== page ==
Software Development

Dev Style

Over the last 7 years I have been actively developing dozens of scripts, APIs and analytic workflows for bioinformatic analyses. In particular, I released a number of tools for gene therapy quality control by NGS as well as for nucleotide modification detection by Oxford Nanopore sequencing. 

I ❤️ Python and try to write beautiful and easy-to-maintain code, often using object oriented programming. I follow good programming practices including: documenting my code, version control, testing, packaging and continuous integration/deployment. I run pretty much all my data analyses via Jupyter Notebooks to keep a track of everything and to easily share the results with collaborators. When computing speed is an issue, I  often use multi-threading and sometimes Cython/C. I know my way in R, but thoroughly despise it. I use Bash all the time, though I would never consider it for a script longer than a few lines. Let's face it, it is ugly as hell.

I develop on Ubuntu Linux and my production code runs on a Linux/RedHat high performance computing cluster, but I do my best to write portable multi-platform packages. I have experience in GPU computing and containerisation and I am getting up to speed in cloud computing as well.

Most of my projects are openly released on Github under MIT or GPL licence. Have a look at my Github Profile.





Top repositories I developed and maintain



PycoQC started as a lightweight python API for Nanopore data quality control written for Jupyter Notebook. Then I decided to beef it up by experimenting with Plotly to generate nicer interactive plots allowing to explore the data further 📊. Along the way it has gained many new functionalities and is now one of the most popular nanopore QC tool, downloaded more than 60,000 times 😲.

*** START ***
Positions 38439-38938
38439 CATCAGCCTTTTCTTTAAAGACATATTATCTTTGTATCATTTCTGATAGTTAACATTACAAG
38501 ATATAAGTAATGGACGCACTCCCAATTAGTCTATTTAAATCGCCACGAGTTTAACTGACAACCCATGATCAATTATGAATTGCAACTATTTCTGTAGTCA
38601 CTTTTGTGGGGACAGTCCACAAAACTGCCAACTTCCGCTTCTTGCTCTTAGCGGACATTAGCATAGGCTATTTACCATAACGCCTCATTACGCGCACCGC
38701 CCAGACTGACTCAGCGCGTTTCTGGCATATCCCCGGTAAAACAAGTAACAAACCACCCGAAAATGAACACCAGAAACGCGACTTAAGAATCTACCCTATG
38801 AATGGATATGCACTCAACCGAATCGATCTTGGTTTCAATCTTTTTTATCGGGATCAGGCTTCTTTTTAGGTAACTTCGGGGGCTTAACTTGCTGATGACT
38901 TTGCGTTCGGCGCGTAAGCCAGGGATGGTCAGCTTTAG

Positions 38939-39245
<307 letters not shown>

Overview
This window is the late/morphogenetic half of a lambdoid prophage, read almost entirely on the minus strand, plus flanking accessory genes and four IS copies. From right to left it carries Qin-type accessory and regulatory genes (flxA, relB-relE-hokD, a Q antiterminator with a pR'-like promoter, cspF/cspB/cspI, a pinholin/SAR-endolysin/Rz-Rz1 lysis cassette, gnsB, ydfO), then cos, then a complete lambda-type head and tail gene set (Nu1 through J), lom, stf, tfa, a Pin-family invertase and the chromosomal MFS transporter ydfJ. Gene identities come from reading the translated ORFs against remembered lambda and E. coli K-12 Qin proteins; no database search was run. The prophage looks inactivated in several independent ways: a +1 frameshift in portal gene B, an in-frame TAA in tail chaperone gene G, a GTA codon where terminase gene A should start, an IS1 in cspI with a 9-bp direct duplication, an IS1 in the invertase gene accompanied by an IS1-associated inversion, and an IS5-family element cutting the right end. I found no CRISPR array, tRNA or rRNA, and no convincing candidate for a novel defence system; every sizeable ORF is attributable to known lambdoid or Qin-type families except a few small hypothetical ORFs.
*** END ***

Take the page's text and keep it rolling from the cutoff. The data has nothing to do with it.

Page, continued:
NanoCompore is a python command line tools co-developed with Tommaso Leonardi to detect RNA modification by comparing a sample without modifications to an experimental sample. When we started working on NanoCompore we were very disappointed in the existing methods and wanted to write a robust and easy to use alternative. In our hands Nanocompore is one of the best performing option in terms of accuracy.


pycoMeth is a set of tools written in Python to analyse CpG methylation from Nanopore data down to differential methylation analysis. Similar to pycoQC it generates a user friendly interactive HTML report allowing users to explore their data and identify interesting differentialy methylated candidate regions between 2 or more conditions. It is still in active development but has already been download more than 10,000 times.


NanoCount is a simple Expectation-Maximisation algorithm to estimate transcript abundance from Nanopore direct-RNA datasets. It is extremely fast and provide accurate estimates.


pycoSnake contains a collection of modular 🐍 Snakemake pipelines to streamline Nanopore and Illumina data analyses, including RNA expression, DNA methylation, Structural variations... The pipelines are ridiculously simple to deploy on local machines, high performance computing clusters or in the Cloud. Conda is the only requirement, everything else is automatically installed when needed.


Contains small utilities I have been developing over the time to fill-in gaps in existing bioinformatic libraries such as BAM file indexing by read ids or FASTQ files merging and filtering. For a reason I don't really comprehend it has been downloaded more than 8,000 times 😕


Sekator is a python/C hybrid program to detect and trim off any sequence in any location in sequencing reads. It was an exciting project were I got to interface a high level python interface with a fast C Smith and Waterman Alignment algorithm with a binding layer written in Cython. As a result it is very fast and accurate 🚀